So ATC means "Aid to China" here, aid which official sources in Washington estimate will reach 500,000 tons this year. Contrast that to the 231,000 tons moved in 1944, and the 48,500 tons moved in 1943!
  When this far eastern war finally is won, the part that ATC has played in supplying China will go down in military history.


(1) Four GIs fortify themselves for the West mountain ascent. With many a "ding-how," little Chinese kibitzers express their approval of the chow and patiently await leftovers. (2) Thousands of shallow steps lead to the topmost shrine of the Buddhists, and the climbers must abandon their weapons-carrier and complete the ascent by foot. (3) From the dizzy heights of "Old Baldy" the pilgrims gain an unexcelled view of the countryside and the lake.

Sacred Shih Shan Temples Are Maze of Idols, Statues

  By Cpl. Gil Saudade    Photos by Cpl. Len Strauss

    Shih Shan, or West Mountain, guarding the approaches to ICD's largest base in China, is about 15 miles from Kunming. Nicknamed by irreverent GIs "Old Baldy," it is a sacred old mountain to the Chinese, and has been since about 100 A.D., when Buddhism was introduced to China. In that remote age, a chapter of Buddhist monks erected three temples as close to its crest as they dared. Though time-blackened and partially dilapidated, the temples stand to this day, as a monument to their unshakeable faith. This fact and the insistence of Chinese friends that West Mountain affords the best view of the Kunming area, place the site at the top of the GI's list of sight-seeing "musts."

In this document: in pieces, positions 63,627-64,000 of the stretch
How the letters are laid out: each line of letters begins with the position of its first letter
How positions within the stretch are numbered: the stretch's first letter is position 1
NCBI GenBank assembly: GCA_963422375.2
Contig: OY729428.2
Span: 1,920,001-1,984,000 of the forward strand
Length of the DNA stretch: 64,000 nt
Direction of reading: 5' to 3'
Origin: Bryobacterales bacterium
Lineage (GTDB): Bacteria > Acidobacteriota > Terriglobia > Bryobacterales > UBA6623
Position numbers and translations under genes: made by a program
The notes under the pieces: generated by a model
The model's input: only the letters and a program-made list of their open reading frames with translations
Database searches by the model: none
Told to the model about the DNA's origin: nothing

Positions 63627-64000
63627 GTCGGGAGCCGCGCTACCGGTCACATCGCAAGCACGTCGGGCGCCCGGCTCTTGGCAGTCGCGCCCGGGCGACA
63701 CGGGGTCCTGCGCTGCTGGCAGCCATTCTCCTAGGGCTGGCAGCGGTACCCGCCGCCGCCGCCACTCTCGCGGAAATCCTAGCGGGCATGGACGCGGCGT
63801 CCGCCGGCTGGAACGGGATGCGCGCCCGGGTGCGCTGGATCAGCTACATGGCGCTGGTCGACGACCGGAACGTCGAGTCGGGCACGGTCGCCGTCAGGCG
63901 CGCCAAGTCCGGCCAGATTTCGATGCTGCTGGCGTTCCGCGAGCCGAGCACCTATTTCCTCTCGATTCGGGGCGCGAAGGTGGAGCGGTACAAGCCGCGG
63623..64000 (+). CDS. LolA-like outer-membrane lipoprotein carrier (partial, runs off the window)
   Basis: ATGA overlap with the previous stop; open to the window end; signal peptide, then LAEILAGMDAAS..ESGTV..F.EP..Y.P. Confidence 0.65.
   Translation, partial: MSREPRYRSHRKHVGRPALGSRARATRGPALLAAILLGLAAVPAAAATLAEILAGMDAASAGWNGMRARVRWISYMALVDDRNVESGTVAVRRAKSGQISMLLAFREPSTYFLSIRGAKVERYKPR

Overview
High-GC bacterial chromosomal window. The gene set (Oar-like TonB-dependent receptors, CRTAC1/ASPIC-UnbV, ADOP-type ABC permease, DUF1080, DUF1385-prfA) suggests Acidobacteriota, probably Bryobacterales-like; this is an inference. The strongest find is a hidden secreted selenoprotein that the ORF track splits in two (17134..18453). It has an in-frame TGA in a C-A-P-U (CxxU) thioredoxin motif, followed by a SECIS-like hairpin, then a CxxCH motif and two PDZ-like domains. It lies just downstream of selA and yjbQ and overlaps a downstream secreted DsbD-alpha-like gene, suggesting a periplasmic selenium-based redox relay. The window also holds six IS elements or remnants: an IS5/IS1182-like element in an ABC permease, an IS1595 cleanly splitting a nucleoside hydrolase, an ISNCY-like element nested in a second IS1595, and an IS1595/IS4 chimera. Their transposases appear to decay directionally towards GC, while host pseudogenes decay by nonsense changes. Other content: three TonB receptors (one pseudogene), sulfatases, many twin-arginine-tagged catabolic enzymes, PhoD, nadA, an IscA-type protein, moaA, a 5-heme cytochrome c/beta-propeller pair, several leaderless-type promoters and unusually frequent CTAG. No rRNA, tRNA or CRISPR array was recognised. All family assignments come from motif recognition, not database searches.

Weekly Excursions
  Special service conducts a weekly excursion to "Old Baldy." Formerly the trip was made by sampan, across the lake, and took all day, but it is now made by GI truck. This particular party left right after dinner on a bright, cloudless Sunday afternoon, and got back before supper.
  S/Sgt. Ralph E. Young, Oak Park, Ill., special service NCO, who acted as driver and guide, promised that alpinist efforts would be amply rewarded.
  The party seemed visibly relieved as it left the narrow, rough-cobbled streets of Kunming and sped onto a good macadamized road, in a modern residential suburb, with littered evidence of a building boom. Soon the tourists passed the city's west gate and were on the Burma Road.
  In the old days, West Gate, as the Yunnan (then Karajang) terminal of the Burma-China trade route, was a customs post where a tax was levied on merchandise entering or leaving Kunming (then Yunnanfu). As Mongol Emperor Kublai Khan's official envoy, Marco Polo traveled over this sector of the road in 1277, as far as Tali, a trading post near Siakwan.